Updated: May 3, 2013 12:14PM
The Fed said it wouldn't bail out another financial firm, but when the chips were down the prospect of a bankruptcy for AIG, one of the largest insurers in the world with 74 million clients in 130 countries, was too daunting for global financial markets.
After a day of intense negotiations in an effort to get the private sector to front a bid for the $1 trillion assets of the giant insurer, the Federal Reserve on Tuesday night finally authorized the Bank of New York to lend up to $85 billion to AIG. Officially, it's not a handout, because in return the government will own a 79.9 percent stake in the company.
The transaction is technically a loan for two years -- at a steep annual interest rate of 11.3 percent. The loan will be backed by the assets of the company, and will be repaid as those assets are sold. It's reminiscent of the government's 1979 bailout of Chrysler, in which taxpayers guaranteed $1.2 billion of loans that were eventually repaid.
The Fed's major concern was a convoluted web of swaps and financial transactions that would have unraveled had AIG declared bankruptcy.
But individual clients of the giant insurer are also relieved. They include homeowners in flooded Texas communities, wondering if their AIG policies would pay for damage, along with millions of teachers who own retirement annuities through AIG subsidiary VALIC and worried that their retirement plans would go down the drain in a bankruptcy.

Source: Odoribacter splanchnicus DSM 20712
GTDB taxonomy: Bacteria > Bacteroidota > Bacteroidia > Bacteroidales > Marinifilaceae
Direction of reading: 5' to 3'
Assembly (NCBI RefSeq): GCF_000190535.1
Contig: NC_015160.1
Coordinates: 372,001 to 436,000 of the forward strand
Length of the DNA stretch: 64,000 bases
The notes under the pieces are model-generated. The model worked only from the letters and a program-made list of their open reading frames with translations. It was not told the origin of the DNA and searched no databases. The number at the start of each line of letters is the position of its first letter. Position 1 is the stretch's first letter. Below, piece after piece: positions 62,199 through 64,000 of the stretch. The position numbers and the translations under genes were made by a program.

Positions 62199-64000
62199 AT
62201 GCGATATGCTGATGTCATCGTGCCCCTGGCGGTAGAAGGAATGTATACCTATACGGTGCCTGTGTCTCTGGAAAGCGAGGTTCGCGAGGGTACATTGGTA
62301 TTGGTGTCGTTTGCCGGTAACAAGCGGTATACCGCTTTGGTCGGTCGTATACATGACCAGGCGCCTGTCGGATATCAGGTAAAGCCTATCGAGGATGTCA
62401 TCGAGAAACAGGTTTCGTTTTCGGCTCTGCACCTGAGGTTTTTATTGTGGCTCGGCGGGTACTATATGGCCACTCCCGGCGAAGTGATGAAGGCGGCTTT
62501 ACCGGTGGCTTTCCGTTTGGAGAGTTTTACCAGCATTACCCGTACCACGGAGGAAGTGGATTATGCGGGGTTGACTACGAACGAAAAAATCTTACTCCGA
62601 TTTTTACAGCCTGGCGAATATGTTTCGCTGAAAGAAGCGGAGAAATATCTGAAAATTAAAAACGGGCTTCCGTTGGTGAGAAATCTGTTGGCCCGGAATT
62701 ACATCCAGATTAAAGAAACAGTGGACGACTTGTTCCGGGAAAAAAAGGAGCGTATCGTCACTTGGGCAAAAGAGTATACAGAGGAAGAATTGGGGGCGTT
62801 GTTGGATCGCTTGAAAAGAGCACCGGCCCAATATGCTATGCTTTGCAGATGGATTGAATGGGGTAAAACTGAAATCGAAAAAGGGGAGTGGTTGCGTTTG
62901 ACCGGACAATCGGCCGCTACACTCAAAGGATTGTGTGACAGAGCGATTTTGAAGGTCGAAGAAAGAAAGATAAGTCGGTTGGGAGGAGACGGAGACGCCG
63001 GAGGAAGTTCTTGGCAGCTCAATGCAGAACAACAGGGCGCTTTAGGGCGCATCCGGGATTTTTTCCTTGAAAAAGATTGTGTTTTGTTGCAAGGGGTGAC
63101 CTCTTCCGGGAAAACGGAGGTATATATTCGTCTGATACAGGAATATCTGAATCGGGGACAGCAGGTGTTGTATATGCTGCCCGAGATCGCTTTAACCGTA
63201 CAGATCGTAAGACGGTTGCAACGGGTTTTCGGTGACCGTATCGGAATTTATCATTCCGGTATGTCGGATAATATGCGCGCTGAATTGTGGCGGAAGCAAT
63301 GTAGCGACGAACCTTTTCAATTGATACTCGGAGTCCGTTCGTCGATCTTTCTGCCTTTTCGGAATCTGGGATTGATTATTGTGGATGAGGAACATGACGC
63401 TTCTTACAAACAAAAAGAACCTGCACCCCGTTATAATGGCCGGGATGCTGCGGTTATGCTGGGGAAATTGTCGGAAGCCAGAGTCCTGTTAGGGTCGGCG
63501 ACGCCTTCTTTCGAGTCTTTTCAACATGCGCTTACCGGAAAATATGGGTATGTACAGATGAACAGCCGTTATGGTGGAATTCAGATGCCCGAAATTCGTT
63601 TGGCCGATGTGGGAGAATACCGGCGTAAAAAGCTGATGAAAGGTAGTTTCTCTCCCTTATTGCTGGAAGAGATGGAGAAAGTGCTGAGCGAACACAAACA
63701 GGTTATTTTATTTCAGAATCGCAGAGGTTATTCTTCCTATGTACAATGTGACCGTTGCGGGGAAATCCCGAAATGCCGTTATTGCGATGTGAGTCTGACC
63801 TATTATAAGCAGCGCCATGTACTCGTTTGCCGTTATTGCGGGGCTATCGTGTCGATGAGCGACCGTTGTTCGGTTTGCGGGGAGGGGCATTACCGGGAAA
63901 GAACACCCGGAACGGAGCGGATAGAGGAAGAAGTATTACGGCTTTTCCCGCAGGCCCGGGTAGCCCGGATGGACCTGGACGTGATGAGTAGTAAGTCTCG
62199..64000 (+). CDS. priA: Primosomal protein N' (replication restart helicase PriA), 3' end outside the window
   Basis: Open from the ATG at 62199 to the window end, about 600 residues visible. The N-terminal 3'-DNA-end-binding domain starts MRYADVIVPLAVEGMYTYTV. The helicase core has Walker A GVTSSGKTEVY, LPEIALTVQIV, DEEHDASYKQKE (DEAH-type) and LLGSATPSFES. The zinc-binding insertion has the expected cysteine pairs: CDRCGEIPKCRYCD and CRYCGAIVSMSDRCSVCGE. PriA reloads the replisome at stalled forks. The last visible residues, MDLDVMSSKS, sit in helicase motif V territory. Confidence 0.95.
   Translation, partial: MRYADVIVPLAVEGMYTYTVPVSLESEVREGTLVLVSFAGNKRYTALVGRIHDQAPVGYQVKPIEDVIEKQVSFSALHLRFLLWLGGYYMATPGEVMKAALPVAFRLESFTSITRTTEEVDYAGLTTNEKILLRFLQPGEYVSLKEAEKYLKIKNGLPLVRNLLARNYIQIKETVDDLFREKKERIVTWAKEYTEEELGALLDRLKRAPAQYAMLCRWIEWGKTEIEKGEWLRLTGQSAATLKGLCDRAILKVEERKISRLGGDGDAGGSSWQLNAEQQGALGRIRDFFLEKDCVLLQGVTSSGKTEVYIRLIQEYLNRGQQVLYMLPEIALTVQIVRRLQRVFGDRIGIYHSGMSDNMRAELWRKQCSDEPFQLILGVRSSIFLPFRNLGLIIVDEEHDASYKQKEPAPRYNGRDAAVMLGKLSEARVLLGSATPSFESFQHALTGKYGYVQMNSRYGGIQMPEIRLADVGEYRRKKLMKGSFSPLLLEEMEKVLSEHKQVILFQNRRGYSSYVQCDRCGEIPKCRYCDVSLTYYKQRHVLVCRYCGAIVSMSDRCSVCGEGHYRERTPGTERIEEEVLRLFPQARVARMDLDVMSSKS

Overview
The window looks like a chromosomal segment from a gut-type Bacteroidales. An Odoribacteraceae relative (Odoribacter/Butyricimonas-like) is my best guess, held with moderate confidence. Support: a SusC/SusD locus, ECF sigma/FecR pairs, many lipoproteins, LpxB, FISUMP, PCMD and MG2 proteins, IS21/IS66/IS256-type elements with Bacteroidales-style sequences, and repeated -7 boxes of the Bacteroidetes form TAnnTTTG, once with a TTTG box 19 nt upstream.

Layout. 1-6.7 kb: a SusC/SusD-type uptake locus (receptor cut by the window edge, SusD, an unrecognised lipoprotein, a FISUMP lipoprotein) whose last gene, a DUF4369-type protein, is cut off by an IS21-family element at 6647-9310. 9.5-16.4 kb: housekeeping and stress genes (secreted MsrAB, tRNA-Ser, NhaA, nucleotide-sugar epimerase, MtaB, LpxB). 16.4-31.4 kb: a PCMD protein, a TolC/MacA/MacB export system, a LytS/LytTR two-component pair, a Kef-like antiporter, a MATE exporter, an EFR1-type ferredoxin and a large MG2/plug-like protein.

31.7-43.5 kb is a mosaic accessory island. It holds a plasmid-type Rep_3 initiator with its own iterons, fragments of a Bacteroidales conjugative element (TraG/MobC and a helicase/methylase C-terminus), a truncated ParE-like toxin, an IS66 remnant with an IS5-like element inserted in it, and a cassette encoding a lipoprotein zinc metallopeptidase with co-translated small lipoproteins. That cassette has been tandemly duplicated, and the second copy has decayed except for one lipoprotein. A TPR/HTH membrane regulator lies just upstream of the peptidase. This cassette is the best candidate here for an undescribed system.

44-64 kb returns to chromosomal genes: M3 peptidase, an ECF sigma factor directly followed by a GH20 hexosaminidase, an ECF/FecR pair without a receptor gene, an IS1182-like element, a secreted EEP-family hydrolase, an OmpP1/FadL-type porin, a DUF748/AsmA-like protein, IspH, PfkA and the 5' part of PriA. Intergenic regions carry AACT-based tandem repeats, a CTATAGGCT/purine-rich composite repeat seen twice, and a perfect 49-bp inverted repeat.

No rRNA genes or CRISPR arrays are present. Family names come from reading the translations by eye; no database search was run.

Now, it's likely that these profitable insurance subsidiaries will be purchased by other, stronger insurance companies. In that case, all the policies would continue intact under the original contracts. And until the assets are sold, the loan will allow AIG to continue to manage its insurance business.
The deal also gives AIG time to unwind the complex mortgage and credit transactions, whose value will likely continue to fall under the pressure of selling. But other markets are expected to rebound, now that the fate of AIG is being resolved.
The government has now managed a rescue for both Fannie and Freddie, as well as Bear Stearns and AIG. Only Lehman employees and shareholders must be wondering why they didn't qualify, too. The Fed drew a line in the sand, and then the tide came in and washed it away -- along with billions of dollars in shareholder value. And when the tide goes back out, it is the American taxpayer who is likely to ultimately pay for this rescue.